Common Sense and Other Essentials

We’ve often heard the following advice from our Victorian State Premier, ‘Commonsense is what should guide everybody’. It’s made me ask these questions: Is that always the only approach in every situation? Can everyone use gumption well? And do we usually possess all the information to help us make a wise decision?

I found a few definitions. One applies to my first question. ‘Common sense is the ability to see beyond the rules and apply intelligence to a situation. It might be about knowing when to break rules for the purpose of complying with more important outcomes’. We’ve been told to ‘stay home’ during this lockdown, but in an emergency, like the storm that hit various suburbs here last week, people can choose to leave home to get help. In a compassionate society, that’s common sense!

During our overnight curfew, a man told the roadblock police that he was ‘taking rice to his children’. Maybe the $12,000 cash, or the illegal drugs in his car, are now called ‘rice’? That answers my second query, and fits this definition: ‘Commonsense is developed by being more aware, and reflecting on situations before making a decision’. Surely he knew he’d be caught in the quiet streets in the middle of the night. No commonsense.

Another is, ‘Commonsense is based on human compassion and respect for yourself and others.’  It reminds me of a young autistic man I heard talking about interaction between neurotypicals and people who have Aspergers Syndrome. He said, ‘Just be kind’. How wise. That’s also in the list of fruit that the apostle Paul said the Holy Spirit will give to us (Galatians 5: 22).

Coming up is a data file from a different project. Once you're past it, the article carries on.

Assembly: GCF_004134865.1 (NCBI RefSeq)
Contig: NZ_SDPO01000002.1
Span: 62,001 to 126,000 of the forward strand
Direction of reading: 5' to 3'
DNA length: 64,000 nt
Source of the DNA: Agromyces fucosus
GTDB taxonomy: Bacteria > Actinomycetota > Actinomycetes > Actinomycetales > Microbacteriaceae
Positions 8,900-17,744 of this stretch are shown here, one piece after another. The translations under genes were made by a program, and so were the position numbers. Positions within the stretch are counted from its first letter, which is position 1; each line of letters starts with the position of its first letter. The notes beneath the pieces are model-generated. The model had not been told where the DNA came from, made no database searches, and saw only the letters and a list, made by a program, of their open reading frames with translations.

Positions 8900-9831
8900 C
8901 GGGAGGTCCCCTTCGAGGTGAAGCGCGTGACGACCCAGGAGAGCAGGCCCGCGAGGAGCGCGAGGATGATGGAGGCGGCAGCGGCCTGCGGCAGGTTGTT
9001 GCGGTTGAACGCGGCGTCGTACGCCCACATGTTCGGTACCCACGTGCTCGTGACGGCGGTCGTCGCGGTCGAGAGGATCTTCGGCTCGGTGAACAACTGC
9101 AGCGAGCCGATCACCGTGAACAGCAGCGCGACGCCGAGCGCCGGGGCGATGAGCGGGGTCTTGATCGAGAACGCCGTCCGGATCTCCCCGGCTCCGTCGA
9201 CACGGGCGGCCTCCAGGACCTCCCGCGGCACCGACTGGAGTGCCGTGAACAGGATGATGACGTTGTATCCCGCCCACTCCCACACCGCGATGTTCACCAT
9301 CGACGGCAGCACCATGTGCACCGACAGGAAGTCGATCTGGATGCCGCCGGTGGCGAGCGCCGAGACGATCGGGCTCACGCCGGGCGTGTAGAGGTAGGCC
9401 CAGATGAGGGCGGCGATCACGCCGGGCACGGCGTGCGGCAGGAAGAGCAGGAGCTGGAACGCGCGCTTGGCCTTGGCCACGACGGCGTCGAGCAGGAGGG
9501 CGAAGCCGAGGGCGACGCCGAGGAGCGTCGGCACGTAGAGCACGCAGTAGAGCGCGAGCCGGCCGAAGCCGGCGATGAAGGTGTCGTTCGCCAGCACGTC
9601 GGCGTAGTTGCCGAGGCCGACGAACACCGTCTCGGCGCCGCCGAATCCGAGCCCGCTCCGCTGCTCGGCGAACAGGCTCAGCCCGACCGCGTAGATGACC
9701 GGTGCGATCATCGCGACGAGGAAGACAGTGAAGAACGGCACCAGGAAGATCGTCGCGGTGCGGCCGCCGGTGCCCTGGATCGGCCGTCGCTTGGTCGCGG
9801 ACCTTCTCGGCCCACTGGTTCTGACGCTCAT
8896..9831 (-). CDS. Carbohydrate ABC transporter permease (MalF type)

The Premier’s statement was made in the context of Victorians deciding how to obey the rules that the government had put in place to protect us all from the spread of the coronavirus. He cited the couple who made a 200-kilometre round-trip to ‘do exercise’, instead of staying closer to home, as instructed. People like them had caused us all to be limited to exercising only in a five-kilometre range from our homes. Did they think about the consequences of their actions?  No commonsense. 

I remember my father helping me with my maths homework. He wasn’t well-educated, but he was clever. He couldn’t understand why the teachers wouldn’t accept the ‘obvious short-cut’ he’d taught me, unless I’d shown how I’d arrived at the answer. He was a man full of common sense; what teachers might consider cheating never appealed to him. 

A while ago, our grandson was struggling with a face mask, until he discovered he was eligible for an exemption. A permit from his doctor was all he needed. That applies to my third question.

I believe the person who has commonsense is observant. They pick up tips to carry in their mind like valuable treasure, and bring them out when needed. They don’t ignore good advice. 

The opposite of commonsense is foolishness. Jesus told a story showing his opinion of stupid people. In Matthew 7 we have a series of his wise teachings. You may remember the final one about the wise and foolish men. The sensible person built his home on the rock. But what sticks in our minds is the graphic picture of the foolish man who erected his house on the sand. All that hard work, and what a mess after the floods!

Jesus finished by saying, Therefore everyone who hears these words of mine and puts them into practice is like a wise man who built his house on the rock – Matthew 7:24.

Will we use commonsense and choose to obey what Jesus said?

 

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